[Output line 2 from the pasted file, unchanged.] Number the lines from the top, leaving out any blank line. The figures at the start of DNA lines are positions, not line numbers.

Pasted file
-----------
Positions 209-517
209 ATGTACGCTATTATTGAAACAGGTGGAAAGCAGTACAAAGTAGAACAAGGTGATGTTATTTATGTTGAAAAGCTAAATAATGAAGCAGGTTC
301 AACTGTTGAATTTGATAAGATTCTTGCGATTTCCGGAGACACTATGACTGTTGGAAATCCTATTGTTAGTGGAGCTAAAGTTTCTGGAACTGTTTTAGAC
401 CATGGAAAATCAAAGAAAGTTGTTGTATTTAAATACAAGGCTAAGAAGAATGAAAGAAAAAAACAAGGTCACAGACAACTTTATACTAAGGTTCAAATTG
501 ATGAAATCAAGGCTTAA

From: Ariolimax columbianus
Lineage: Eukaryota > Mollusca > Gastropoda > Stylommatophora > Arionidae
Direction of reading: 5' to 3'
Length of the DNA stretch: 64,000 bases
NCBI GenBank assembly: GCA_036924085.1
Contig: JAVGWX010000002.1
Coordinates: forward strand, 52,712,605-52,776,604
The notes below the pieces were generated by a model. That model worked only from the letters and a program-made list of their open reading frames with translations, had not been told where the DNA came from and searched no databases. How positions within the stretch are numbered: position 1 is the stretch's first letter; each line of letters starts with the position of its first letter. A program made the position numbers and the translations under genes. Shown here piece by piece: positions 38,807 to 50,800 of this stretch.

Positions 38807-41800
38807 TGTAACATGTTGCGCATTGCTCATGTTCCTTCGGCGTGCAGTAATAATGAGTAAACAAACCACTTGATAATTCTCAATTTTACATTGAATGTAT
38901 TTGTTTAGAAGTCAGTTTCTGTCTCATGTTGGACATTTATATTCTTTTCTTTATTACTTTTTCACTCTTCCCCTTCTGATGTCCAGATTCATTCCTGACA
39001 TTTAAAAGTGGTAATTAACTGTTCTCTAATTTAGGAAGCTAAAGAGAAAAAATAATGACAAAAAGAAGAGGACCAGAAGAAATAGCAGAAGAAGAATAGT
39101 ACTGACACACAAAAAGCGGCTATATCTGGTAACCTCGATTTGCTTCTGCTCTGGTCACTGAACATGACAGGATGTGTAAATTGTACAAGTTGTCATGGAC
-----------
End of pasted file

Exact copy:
209 ATGTACGCTATTATTGAAACAGGTGGAAAGCAGTACAAAGTAGAACAAGGTGATGTTATTTATGTTGAAAAGCTAAATAATGAAGCAGGTTC